Training flights in aircrafts fitted with ejector seats similar to the one in which a Red Arrows pilot was killed have been suspended.
The Ministry of Defence (MOD) has grounded all flights after the death of Flight Lieutenant Sean Cunningham, 34, at RAF Scampton in Lincolnshire.
The temporary ban, which was decided on Tuesday, will see all non-essential flights for aircraft such as the Tornado ground attack aircraft and the Hawk T1s, which are used by the Red Arrows aerobatic team.
"The safety of our crews remains our paramount concern," said the Mod.
"All non-essential RAF flying on aircraft fitted with a similar ejector seat to the Hawk T1 has been temporarily suspended."
The suspension was "pending further investigation and purely as a precautionary measure," according to the MoD.
The MoD did say that tornadoes and aircraft operating in Afghanistan will still be in operation and will not be affected by the ban.
"Essential operational flights like those in Afghanistan will continue, but any training sorties that are deemed non-essential have been suspended for now," said a source.
The Hawk T1, which Flt Lt Cunnigham was flying when he crashed on the ground at RAD Scampton, was fitted with a Martin Baker Mark 10b ejector mechanism, regarded by the military as one of the best around.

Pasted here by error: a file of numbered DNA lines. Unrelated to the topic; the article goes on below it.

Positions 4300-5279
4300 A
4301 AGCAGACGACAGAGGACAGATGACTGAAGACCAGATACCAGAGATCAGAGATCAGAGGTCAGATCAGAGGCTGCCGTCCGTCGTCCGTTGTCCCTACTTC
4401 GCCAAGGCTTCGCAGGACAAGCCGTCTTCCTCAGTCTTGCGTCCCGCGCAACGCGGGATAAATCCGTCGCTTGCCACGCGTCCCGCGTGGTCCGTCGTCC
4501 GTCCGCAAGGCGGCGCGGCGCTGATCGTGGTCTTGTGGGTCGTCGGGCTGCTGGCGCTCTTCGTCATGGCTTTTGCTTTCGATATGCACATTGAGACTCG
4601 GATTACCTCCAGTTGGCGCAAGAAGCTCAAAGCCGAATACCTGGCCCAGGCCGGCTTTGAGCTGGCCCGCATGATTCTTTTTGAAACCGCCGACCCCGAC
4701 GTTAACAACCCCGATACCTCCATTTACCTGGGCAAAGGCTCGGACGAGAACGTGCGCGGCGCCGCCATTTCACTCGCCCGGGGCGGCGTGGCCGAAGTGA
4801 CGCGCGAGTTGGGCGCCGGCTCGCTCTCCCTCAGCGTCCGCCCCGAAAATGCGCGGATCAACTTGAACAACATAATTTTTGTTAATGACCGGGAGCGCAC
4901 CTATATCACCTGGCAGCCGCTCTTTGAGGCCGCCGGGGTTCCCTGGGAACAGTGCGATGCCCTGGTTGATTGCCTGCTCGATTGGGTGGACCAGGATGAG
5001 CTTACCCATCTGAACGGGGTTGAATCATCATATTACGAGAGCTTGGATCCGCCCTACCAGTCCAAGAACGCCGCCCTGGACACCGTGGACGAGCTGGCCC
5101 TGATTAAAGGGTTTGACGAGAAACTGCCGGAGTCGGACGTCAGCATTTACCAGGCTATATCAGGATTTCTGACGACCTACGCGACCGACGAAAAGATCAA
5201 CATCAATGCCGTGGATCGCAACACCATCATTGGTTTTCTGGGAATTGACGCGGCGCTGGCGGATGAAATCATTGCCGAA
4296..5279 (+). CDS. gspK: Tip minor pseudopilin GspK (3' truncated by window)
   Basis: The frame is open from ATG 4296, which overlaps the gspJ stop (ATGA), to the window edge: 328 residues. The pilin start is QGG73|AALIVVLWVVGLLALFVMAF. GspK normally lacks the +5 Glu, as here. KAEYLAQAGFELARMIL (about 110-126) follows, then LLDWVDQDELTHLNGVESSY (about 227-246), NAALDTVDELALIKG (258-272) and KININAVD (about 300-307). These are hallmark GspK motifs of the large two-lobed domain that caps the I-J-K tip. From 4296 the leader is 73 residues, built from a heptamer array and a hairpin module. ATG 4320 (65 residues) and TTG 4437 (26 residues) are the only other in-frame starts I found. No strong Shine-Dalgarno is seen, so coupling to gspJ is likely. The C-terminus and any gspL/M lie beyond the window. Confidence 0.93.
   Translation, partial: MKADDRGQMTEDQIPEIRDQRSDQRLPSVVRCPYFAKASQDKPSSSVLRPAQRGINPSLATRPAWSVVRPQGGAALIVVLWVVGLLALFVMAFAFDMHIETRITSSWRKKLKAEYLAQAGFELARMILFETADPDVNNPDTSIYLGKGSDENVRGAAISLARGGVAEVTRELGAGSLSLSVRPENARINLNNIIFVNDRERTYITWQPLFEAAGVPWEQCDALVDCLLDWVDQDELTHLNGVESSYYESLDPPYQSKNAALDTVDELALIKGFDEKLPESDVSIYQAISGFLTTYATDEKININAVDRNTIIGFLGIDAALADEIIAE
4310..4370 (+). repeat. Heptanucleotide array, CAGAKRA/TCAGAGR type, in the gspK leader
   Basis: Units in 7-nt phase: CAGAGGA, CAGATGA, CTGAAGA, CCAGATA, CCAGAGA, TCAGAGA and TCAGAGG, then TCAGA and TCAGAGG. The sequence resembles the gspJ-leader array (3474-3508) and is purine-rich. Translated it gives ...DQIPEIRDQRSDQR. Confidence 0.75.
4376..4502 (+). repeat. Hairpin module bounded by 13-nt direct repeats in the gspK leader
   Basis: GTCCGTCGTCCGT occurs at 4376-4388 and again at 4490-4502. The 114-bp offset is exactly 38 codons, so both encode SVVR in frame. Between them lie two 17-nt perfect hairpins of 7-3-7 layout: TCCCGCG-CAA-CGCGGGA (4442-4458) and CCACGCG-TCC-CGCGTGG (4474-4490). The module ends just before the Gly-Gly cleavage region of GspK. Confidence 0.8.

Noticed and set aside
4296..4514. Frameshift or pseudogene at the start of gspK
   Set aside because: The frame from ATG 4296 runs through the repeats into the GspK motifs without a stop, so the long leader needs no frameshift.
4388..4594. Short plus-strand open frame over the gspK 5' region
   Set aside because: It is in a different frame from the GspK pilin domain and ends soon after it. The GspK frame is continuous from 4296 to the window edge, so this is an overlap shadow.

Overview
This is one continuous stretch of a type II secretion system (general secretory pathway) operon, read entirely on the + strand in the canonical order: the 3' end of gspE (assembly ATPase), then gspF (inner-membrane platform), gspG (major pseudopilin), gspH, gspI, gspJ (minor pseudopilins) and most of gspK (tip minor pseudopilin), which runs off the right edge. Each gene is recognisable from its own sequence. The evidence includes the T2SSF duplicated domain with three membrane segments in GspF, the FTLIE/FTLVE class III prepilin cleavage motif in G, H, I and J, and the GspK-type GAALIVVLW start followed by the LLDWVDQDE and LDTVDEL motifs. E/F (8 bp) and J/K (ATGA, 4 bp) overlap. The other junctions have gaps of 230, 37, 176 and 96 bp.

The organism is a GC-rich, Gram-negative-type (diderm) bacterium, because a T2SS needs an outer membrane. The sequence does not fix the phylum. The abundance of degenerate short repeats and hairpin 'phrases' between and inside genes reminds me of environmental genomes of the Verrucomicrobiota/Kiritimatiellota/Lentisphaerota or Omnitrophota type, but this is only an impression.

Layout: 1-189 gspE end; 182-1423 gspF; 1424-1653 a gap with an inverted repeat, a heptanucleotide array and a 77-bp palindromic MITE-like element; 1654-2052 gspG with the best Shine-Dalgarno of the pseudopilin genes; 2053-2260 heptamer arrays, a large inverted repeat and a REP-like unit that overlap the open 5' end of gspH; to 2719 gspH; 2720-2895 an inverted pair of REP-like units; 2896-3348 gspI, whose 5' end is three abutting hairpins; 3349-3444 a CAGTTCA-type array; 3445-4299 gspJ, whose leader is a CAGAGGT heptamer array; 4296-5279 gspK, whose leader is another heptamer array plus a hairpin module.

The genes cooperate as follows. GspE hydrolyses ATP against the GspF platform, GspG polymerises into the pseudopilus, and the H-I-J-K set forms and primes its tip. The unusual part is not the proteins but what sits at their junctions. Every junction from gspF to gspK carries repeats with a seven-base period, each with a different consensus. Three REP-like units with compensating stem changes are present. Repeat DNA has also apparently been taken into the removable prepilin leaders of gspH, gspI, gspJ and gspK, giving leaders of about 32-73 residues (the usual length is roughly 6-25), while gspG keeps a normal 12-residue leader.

Flt Lt Cunnigham's plane was still on the ground when his seat ejected 200 feet into the air before plunging to the ground.
Paramedics treated the 35-year-old before he was airlifted to hospital where he died shortly afterwards.
His family issued a statement saying: "Since his childhood Sean had dreamed of flying fast jets in the Royal Air Force; through his hard work and dedication he achieved that dream, and the pinnacle of his career was to fly in the Red Arrows."
The accident happened less than three months after another Red arrows pilot, Flt Lt Jon Egging, 33, was killed after jet crashed at an air show in Dorset.
Speaking in the House of Commons, Prime Minister David Cameron said: "I'm sure the hearts of everyone in this house go out to the family of the pilot who was killed in this terrible accident and it comes on top of a second accident that happened in the Red Arrows.
"This has obviously been a very tragic time for something that the whole country reveres and loves and I know that their home to them in Lincolnshire is extremely important. We must get to the bottom of what happened."
Last year the RAF suspended its fleet of 126 Hawk T1 jets after faults with the seats.